Smoking, sniffing, scrolling. Why is it so acceptable to be addicted to our phones?
If you’ve been on social media recently you’ve heard the term dopamine thrown around by doctors, podcasters, and pseudo-scientists alike. Even if you have a rough understanding of what this molecule is, you likely underestimate just how big of a role it plays in almost every moment of your life. So what is dopamine?
Simply put, it’s the neurotransmitter (a class of molecules/atoms that controls the operations of neurons) which is responsible for allowing you to be motivated, feel pleasure and satisfaction. It does all of this whilst also acting as a hormone in your hypothalamus and adrenal gland. All of this packaged together means this little molecule is involved in, movement, mood, memory, attention among others!
All this action happens in a space 952,650 times smaller than a penny, as neurons release dopamine to each other. These microscopic interactions are where all those positive emotions come from, we’re hard-wired to seek things out that have our brains pumping dopamine. These tiny molecules tell you to eat, sleep, and move! Without them we’d just be in bed all day staring at a screen…
And there lies the issue, this little molecule’s addictive nature paired with this digital age produces the very outcome it evolved to avoid. First, it was movies on large box TVs, which transitioned into shows, then Youtube dominated the entertainment market, until now where Tik Tok is king with Youtube and Facebook creating similar platforms to compete. Content is becoming shorter and shorter, with dynamic and quick cuts becoming more and more popular. And the reason behind all of these shifts comes from dopamine. Each time you watch a video your brain is flooded with it, and the shorter the content the shorter the time between each release.
Your brain has evolved to want dopamine; it's the mechanism that has us replicate certain actions. You want to keep scrolling because your brain wants you to keep scrolling. And that's where the addictive nature of this short content lies, and big tech companies like Tik Tok understand this. They also understand its negative effects, and that is why the Chinese version of Tik Tok, Douyin, only allows 40 minutes of use time and access to the platform from 10pm to 6am.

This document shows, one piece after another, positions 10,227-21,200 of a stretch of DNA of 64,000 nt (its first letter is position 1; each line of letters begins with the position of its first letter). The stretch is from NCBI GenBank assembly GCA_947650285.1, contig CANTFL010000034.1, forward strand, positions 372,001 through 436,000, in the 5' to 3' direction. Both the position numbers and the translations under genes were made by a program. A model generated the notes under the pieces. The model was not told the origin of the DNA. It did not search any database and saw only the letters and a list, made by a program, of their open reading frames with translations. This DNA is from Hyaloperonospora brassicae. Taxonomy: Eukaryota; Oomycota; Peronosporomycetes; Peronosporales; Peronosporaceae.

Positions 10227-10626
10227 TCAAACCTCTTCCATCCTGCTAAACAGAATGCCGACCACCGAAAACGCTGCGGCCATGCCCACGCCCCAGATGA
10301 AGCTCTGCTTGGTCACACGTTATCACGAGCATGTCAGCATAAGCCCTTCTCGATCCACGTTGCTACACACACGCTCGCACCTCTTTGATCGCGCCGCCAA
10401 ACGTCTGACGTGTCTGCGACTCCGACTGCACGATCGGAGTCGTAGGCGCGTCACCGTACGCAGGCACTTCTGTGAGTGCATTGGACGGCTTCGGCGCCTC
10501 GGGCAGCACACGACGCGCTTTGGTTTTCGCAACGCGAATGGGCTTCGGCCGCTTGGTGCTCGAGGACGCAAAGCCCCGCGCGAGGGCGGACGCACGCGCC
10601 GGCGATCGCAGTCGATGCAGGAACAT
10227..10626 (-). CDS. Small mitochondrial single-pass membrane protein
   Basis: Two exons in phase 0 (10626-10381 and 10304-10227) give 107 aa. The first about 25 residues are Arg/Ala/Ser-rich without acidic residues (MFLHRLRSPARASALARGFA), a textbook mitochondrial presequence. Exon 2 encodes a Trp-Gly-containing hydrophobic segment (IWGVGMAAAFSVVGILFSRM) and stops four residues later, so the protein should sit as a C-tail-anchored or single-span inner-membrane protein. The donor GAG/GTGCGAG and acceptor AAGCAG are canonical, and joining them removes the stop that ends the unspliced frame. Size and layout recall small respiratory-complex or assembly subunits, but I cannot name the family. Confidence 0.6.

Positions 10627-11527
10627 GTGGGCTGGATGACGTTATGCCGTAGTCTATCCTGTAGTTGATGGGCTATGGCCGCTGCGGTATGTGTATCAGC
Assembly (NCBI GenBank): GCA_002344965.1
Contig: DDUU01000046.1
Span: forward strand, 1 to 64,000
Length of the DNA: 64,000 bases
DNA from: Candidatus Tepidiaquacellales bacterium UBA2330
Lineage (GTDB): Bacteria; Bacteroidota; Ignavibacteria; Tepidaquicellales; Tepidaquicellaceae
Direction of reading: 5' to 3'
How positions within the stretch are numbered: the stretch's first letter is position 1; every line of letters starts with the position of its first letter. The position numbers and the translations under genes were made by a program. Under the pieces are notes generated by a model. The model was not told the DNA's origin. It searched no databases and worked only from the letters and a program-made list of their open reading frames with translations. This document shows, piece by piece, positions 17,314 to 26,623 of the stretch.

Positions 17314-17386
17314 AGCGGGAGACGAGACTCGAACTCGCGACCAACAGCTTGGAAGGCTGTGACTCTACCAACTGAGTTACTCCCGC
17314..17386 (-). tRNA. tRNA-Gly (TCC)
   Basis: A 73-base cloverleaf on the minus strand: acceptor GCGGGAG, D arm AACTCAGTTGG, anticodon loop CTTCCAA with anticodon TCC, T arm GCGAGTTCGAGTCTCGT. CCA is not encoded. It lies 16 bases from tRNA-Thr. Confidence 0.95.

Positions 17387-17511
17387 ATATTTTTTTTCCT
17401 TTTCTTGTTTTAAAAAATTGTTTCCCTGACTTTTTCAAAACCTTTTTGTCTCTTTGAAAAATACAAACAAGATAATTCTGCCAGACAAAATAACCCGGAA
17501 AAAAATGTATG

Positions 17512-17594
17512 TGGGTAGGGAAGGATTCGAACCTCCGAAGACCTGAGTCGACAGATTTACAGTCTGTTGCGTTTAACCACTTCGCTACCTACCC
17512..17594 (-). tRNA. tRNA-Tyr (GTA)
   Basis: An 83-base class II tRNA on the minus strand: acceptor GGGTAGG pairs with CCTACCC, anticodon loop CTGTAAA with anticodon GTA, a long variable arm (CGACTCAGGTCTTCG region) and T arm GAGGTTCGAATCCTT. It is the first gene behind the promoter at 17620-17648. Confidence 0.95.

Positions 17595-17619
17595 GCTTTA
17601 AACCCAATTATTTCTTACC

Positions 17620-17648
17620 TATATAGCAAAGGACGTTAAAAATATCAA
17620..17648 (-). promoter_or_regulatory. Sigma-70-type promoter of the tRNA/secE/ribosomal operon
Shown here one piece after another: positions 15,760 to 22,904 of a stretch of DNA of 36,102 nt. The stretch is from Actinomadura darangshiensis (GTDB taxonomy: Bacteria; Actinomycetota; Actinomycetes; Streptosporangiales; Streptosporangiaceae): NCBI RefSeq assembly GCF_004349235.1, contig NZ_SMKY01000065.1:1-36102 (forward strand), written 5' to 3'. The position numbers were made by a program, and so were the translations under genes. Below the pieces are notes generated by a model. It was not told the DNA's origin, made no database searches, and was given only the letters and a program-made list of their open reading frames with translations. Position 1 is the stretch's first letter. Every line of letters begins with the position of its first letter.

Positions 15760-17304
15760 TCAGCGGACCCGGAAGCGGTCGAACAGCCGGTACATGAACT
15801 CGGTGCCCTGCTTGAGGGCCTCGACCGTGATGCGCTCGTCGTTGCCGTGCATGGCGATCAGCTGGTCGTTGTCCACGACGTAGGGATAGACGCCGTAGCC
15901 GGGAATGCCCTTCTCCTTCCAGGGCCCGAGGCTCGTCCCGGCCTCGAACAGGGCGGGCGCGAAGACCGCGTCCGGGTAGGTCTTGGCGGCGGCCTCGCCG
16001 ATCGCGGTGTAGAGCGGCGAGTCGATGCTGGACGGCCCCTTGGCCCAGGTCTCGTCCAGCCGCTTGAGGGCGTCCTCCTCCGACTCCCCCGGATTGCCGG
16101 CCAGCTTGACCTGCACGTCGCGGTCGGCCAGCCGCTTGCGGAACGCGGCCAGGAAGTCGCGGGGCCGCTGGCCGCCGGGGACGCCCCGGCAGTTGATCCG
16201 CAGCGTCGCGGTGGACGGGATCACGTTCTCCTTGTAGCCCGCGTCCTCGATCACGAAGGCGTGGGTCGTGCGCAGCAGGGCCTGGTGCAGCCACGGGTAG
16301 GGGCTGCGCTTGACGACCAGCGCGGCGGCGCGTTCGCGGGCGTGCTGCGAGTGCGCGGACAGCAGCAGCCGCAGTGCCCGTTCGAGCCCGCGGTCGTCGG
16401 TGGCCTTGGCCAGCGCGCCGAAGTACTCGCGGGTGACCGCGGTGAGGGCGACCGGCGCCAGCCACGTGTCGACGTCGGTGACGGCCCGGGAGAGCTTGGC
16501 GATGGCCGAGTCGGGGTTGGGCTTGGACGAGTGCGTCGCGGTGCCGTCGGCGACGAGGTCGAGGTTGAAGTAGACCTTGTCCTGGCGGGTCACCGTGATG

You may have not felt the difference but studies have shown that from 2004-2016 the average adult attention span went from 2 ½ minutes down to 47 seconds, and that was even before this new age of 7 second content. Your brain has no way of differentiating between real and digital interactions and the negative effects on brain health are evident, but it not only personally affects you but Earth and its climate in general.
Just one minute on Tik Tok generates 2.63g of CO2. This number may be small but keeping in mind that Tik Tok was measured to have 1 billion monthly users in 2021 with projections to go higher, that small number becomes enormous. Using the global average screen time on the app, 52 minutes, and the assumption that 250 million people have that screen time daily, Tik Tok generates 34,190 tonnes of CO2 a day and more than 12 million tonnes in a year! And this is just one app, imagine the carbon generated when combined with YouTube, Instagram, and others.
Next time you find yourself scrolling mindlessly, try just going on a walk with friends, family, or a pet instead! Your brain, body, and planet are sure to be grateful.
we know you want to 👀